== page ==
St. Antoninus lived in the fifteenth century. Even as a boy he showed that he had good sense and will power. The story is told that when he was fifteen, he asked to join the Dominican order. He looked young, and he was small. The prior studied him for a moment and then said, "I'll accept you when you know 'Gratian's Decree' by heart." "Gratian's Decree" was a book, several hundred pages long. So, in other words, the prior was telling Antoninus "no."
But Antoninus accepted the challenge. One year later he returned. It would be hard to describe the prior's amazement when he found that Antoninus had memorized the whole decree! Needless to say, he was accepted at once. (It was not his ability to memorize that changed the prior's mind, though. It was because he had proved he was serious about his vocation.)
Though just sixteen, Antoninus continued to surprise everyone by the way he lived the life of his order. As he grew older, he was given one important position after another. He was a good influence on his fellow Dominicans. They loved and respected him. This is proved powerfully in the life of Blessed Anthony Neyrot whose feast is April 10.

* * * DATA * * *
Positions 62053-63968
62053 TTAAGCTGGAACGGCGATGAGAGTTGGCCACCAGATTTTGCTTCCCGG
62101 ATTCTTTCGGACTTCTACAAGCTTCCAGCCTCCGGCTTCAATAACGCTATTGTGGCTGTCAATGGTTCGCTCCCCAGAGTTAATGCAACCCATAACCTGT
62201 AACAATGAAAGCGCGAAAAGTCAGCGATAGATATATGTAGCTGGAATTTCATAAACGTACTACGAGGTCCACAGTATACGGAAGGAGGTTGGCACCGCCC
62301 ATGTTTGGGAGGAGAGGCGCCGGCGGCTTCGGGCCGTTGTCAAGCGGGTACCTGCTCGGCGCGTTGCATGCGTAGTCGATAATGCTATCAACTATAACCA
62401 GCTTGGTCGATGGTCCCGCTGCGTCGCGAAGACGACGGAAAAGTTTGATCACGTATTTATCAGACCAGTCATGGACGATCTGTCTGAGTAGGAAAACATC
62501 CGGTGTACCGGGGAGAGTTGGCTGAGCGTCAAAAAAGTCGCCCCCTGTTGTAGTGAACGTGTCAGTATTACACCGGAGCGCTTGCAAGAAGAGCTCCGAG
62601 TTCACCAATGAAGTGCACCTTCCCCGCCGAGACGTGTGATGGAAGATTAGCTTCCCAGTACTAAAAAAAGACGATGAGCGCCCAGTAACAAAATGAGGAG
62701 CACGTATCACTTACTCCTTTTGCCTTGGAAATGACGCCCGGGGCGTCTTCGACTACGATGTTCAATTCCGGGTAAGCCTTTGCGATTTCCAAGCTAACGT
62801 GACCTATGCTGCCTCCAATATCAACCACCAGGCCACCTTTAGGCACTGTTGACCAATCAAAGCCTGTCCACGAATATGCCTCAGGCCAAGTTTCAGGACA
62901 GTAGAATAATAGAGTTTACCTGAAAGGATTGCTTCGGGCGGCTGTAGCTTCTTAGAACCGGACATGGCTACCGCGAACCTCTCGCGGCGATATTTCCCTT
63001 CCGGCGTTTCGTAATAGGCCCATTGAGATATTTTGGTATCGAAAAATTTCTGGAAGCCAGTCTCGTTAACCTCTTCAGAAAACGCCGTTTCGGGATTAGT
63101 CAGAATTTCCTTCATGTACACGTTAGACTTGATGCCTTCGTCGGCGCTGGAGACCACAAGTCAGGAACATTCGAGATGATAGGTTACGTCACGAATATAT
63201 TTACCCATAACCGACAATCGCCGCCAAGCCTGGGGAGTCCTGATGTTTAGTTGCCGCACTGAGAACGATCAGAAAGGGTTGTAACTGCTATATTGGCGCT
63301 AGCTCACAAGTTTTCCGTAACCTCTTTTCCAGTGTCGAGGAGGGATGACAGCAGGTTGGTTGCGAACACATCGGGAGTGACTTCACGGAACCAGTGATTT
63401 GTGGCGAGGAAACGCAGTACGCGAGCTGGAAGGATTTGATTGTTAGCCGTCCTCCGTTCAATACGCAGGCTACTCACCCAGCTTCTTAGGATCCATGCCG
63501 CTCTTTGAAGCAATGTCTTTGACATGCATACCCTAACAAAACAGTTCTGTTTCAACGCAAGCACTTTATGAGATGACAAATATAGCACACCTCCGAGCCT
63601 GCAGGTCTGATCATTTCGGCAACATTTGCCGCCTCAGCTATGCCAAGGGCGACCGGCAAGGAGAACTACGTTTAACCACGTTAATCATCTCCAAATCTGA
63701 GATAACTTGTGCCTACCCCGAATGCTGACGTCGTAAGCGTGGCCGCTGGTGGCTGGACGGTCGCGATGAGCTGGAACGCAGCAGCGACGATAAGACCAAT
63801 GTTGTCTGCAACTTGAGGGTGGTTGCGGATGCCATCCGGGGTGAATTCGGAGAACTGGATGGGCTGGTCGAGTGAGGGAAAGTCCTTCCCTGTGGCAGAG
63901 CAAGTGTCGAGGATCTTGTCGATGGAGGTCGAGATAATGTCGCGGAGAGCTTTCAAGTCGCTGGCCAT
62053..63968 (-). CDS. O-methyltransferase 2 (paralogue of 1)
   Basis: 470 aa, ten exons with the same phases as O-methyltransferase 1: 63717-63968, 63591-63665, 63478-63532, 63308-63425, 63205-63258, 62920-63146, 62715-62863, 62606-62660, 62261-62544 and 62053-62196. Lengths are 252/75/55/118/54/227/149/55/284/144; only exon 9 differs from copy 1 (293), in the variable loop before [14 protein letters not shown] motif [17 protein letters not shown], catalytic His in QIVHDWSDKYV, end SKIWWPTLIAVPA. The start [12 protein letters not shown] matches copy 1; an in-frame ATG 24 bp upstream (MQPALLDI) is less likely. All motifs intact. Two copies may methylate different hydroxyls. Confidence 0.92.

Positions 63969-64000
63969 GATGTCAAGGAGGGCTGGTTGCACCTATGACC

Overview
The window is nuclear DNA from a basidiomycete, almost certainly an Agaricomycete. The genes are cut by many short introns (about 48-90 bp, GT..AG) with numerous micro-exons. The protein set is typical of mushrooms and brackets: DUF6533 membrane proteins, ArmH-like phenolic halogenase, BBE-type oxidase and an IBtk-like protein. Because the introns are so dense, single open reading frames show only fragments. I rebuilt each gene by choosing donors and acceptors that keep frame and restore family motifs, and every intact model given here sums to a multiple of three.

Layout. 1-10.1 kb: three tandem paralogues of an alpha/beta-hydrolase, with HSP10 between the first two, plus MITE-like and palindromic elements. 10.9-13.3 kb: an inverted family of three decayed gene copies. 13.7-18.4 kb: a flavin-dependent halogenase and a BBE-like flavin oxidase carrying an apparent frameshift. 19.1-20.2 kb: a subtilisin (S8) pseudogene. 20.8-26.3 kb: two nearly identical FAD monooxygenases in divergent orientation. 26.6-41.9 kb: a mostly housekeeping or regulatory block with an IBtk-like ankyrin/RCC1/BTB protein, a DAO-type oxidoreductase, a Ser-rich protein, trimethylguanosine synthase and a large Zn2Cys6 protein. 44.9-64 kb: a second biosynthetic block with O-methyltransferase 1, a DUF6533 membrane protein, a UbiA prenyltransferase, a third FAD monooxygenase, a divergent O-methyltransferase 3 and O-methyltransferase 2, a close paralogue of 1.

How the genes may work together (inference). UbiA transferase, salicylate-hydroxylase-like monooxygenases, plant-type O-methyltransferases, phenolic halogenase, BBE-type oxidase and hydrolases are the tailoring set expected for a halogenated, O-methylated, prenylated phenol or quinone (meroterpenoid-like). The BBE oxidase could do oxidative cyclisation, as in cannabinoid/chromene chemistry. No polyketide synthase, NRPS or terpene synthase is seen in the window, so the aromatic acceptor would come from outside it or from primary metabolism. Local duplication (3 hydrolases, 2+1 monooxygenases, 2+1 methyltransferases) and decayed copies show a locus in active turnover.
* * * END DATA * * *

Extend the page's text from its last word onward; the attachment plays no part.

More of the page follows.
In March, 1446, Antoninus became the archbishop of Florence, Italy. "The father of the poor" was the name given this saint. He never refused to help anyone. When he had no more money, he would give his clothes, his shoes, his furniture or his one mule. Many times this mule was sold to help someone. Then it would be bought back for him by wealthy citizens. Of course, he would sell it again to help someone else!
Often St. Antoninus would say, "A successor of the apostles should not own anything except the wealth of virtue." St. Antoninus died in 1459. He was proclaimed a saint in 1523.
"A successor of the apostles should not own anything except the wealth of virtue."-St. Antoninus